Friday, December 13, 2013

Precision Work

All the fun doddling around and hacking had to come to an end at some point - so today it was back to work and a serious flat lesson.

S announced we were going to work on getting more precise changes, ideally when I asked for them.

Right now our changes just sorta happen.  I do my best to get the mare balanced.  At some point I exaggerate the new bend, then it's a big mish mash of me trying to keep her light up front, my outside leg on and not bracing myself into a weird pretzel shape.

Sometimes we get our change right away (which is nice), but sometimes we careen around for a while looking like a pogo stick as we stumble our way through it.

So, while things are much (much much) better than they used to be, "precision" isn't exactly something I spend a lot of time considering.

I did opt to put my spurs back on.  It's been so hard to get the mare up and active that the thought of trying to execute some decent changes (however precise) was a bit intimidating.  I figured my round roller balls would give a bit more nudge without making things too electric - and I'm glad I got them out.

Prair was certainly much more in front of my leg.  We struggled with impulsion in our warm up (half passes in and out), but eventually we got some nice moments where softness and energy managed to overlap for more than two strides at a time.

Prior to starting on our changes, we warmed up some counter canter (which felt pretty solid) and made sure I could control Prair's big booty.

Then, we would counter canter the long side, hold through the short end and ask for a change at H or M depending on the direction.  We started to the left (so... cantering right lead, changing to the left) and things were surprisingly good.  Prair was very balanced through the short end and I felt like was patient coming out of it and actually waited for me to switch the bend and ask.  The biggest struggle was lengthening her stride through the change and building up steam afterward... which sort of felt like a weakness issue and also me not doing my job.

When we changed directions (going right.. starting on the left lead), things felt totally different.  Whereas to the left, our counter canter through the short end felt pretty even and steady, to the right the turns felt much shaper.

Clearly the arena is is the same shape both ways so that was a little confusing.  It literally felt like I was trying to pirouette her around the turns instead of her just cantering through on an even line... very odd. I tried to sit a bit straighter and just relax which seemed to help, but the difference was still pronounced.

Our change from L to R is usually easier, so I was less obsessed with my "ask" and spent more time trying to half halt the mare back and maintain our stride length both before and after the change which worked nicely.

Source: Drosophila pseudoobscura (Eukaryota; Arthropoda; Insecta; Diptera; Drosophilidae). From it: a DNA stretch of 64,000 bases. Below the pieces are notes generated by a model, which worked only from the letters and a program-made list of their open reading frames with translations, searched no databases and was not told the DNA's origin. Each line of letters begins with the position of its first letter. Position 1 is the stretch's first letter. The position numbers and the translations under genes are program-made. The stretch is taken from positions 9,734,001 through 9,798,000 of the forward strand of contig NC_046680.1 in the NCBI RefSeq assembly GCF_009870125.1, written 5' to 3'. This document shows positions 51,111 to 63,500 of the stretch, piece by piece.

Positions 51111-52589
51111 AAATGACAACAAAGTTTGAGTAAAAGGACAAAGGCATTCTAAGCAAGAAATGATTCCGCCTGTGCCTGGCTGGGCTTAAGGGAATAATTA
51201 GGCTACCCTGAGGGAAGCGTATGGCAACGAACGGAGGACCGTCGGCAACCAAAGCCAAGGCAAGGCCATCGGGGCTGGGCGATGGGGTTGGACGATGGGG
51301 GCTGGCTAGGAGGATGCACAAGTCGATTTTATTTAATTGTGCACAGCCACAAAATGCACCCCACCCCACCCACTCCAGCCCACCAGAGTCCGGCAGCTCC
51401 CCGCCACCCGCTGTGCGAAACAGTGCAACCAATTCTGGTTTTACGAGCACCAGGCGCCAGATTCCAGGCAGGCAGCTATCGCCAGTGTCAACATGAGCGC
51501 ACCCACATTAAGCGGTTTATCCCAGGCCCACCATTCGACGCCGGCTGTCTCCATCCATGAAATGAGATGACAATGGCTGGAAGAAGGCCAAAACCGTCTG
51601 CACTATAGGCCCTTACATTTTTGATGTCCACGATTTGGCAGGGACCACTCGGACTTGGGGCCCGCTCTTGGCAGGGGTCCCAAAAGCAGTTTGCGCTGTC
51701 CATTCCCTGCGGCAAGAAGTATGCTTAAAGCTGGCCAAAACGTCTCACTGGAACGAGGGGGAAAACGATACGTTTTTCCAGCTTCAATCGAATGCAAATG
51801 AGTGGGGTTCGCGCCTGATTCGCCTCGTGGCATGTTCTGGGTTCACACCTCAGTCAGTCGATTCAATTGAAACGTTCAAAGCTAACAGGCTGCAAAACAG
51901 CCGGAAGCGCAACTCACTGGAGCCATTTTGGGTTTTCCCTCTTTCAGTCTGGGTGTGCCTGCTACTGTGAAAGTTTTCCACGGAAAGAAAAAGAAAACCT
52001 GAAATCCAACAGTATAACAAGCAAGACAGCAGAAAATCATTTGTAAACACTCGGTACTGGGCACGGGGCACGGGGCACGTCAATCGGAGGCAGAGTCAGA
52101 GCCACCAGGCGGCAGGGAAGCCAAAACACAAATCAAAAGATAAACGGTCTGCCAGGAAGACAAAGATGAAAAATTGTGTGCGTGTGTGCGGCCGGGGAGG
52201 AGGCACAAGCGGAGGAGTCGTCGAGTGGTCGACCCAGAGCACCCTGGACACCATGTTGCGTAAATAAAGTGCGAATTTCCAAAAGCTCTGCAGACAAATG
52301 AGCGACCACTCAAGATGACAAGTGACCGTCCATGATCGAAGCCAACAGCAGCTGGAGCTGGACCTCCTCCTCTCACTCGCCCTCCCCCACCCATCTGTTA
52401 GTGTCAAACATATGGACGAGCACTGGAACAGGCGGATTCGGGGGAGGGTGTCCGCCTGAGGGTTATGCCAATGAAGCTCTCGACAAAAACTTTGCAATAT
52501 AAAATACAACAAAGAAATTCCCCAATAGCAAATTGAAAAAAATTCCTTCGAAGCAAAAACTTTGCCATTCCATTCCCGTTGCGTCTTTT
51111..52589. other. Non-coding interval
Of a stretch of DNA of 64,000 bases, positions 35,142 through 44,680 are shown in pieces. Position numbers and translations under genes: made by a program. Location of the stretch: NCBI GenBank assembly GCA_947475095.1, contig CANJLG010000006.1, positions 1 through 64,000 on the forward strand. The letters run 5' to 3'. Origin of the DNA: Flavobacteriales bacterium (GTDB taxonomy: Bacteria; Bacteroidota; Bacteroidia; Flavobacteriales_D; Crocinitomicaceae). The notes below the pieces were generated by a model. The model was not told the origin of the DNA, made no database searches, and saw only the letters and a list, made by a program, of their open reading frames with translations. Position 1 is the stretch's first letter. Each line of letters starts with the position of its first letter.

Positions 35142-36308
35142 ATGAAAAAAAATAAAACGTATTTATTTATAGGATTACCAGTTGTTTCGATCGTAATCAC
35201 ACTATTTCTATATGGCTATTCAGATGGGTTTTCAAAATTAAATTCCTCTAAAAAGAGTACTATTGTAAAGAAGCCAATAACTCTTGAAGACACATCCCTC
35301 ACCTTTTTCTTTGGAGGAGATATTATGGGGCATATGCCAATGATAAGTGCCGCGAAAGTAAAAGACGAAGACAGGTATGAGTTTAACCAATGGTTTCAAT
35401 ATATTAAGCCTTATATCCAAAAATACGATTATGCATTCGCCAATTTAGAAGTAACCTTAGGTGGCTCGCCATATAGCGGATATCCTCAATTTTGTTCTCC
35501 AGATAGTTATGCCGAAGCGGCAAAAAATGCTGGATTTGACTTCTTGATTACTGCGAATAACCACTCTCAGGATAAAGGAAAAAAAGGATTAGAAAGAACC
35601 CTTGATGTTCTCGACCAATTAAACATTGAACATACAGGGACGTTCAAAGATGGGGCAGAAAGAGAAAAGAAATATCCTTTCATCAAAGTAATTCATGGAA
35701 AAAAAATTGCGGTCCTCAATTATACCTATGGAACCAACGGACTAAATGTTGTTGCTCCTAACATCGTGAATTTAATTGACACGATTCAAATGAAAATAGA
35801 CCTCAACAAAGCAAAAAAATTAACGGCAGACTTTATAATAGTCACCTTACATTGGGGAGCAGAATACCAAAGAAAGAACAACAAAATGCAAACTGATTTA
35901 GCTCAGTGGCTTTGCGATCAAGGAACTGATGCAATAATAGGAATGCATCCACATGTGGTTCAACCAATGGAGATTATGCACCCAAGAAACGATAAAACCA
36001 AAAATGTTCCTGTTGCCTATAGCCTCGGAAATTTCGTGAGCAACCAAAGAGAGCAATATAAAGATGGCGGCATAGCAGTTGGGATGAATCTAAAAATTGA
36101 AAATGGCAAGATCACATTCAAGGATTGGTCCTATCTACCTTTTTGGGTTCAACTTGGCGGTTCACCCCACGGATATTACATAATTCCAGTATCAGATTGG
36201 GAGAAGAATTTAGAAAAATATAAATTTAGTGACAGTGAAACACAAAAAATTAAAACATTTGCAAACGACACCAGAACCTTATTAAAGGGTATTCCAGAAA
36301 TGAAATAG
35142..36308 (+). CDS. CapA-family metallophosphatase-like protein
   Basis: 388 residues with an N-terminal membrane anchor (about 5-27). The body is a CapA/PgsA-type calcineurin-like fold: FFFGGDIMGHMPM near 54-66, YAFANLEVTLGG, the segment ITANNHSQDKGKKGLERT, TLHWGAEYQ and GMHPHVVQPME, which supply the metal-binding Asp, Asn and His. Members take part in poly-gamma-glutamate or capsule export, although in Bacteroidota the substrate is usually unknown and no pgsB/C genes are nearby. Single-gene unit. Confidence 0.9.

The change felt smooth, not at all rushed and very balanced.  Very awesome indeed.

Finally we ended with a good 'ol standby exercise.  Two trot poles across the centerline that we pass through (like a tunnel) not over (like normal poles). 
Changes happened as you passed through the poles...
First we started by cantering in, then trotting while we were in the poles, and cantering away on the new lead.  Only room for about 2 trot steps, so lots of collection and control made this much easier.

Then we upgraded to asking for a flying change in the poles.  I focused on an exaggerated bend going in, straightening about a stride before the poles, then exaggerating the new bend and asking for our change.

Our Left to Right change was nails.  Prair stayed light, straightened easily and was precise with her change.  Going from Right to Left.... was... worse.

It might have been made worse by Prairie starting to anticipate, but the first few attempts were marked by collapsing on her new inside shoulder, inverting a bit and really scooting through the change.  We got it - I just wouldn't have wanted anyone to see it.

When I focused more on my right leg (ie, using it) and also riding straight through the poles and not diving to the left too soon, Prair was much much better.  Still more tense than L to R, but better.

At the end we strung both changes together in a figure eight and called it quits.  Prair gave me a change when I asked every time, and even managed to change cleanly almost every time.

I guess this means I need to be more mindful of our changes over fences since when I actually ride and pay attention to my aids the mare is perfectly capable of offering a respectable change.

Super productive lesson for us both, but I hate when the solution is as simple as "ride better."


  1. That pesky riding thing. It's amazing how well they perform if only we ride right!

  2. Yeah. Most of the time when I take lessons, I feel like I should just burn the money and play a tape recorder repeating a few basic phrases. At the very least, it would save me the embarrassment of someone else watching me screw up the same thing every time when I actually do know better.


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